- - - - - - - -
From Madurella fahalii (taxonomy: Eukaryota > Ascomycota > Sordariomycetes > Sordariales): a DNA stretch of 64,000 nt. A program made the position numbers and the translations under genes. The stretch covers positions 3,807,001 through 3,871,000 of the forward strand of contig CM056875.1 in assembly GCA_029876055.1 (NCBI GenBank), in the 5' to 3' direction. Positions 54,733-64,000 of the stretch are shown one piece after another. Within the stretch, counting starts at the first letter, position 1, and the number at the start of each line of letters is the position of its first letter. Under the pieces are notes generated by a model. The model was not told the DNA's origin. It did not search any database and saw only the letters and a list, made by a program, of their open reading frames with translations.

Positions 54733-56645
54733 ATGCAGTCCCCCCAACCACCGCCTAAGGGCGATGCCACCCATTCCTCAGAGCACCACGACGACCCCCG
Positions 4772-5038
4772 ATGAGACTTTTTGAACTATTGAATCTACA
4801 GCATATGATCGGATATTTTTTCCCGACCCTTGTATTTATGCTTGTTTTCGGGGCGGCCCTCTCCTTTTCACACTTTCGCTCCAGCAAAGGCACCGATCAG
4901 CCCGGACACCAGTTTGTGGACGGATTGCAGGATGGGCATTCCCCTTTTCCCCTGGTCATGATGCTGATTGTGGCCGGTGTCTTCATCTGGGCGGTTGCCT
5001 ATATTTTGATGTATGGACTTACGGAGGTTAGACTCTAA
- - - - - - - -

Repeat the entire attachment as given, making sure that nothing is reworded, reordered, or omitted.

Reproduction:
From Madurella fahalii (taxonomy: Eukaryota > Ascomycota > Sordariomycetes > Sordariales): a DNA stretch of 64,000 nt. A program made the position numbers and the translations under genes. The stretch covers positions 3,807,001 through 3,871,000 of the forward strand of contig CM056875.1 in assembly GCA_029876055.1 (NCBI GenBank), in the 5' to 3' direction. Positions 54,733-64,000 of the stretch are shown one piece after another. Within the stretch, counting starts at the first letter, position 1, and the number at the start of each line of letters is the position of its first letter. Under the pieces are notes generated by a model. The model was not told the DNA's origin. It did not search any database and saw only the letters and a list, made by a program, of their open reading frames with translations.

Positions 54733-56645
54733 ATGCAGTCCCCCCAACCACCGCCTAAGGGCGATGCCACCCATTCCTCAGAGCACCACGACGACCCCCG
Positions 4772-5038
4772 ATGAGACTTTTTGAACTATTGAATCTACA
4801 GCATATGATCGGATATTTTTTCCCGACCCTTGTATTTATGCTTGTTTTCGGGGCGGCCCTCTCCTTTTCACACTTTCGCTCCAGCAAAGGCACCGATCAG
4901 CCCGGACACCAGTTTGTGGACGGATTGCAGGATGGGCATTCCCCTTTTCCCCTGGTCATGATGCTGATTGTGGCCGGTGTCTTCATCTGGGCGGTTGCCT
5001 ATATTTTGATGTATGGACTTACGGAGGTTAGACTCTAA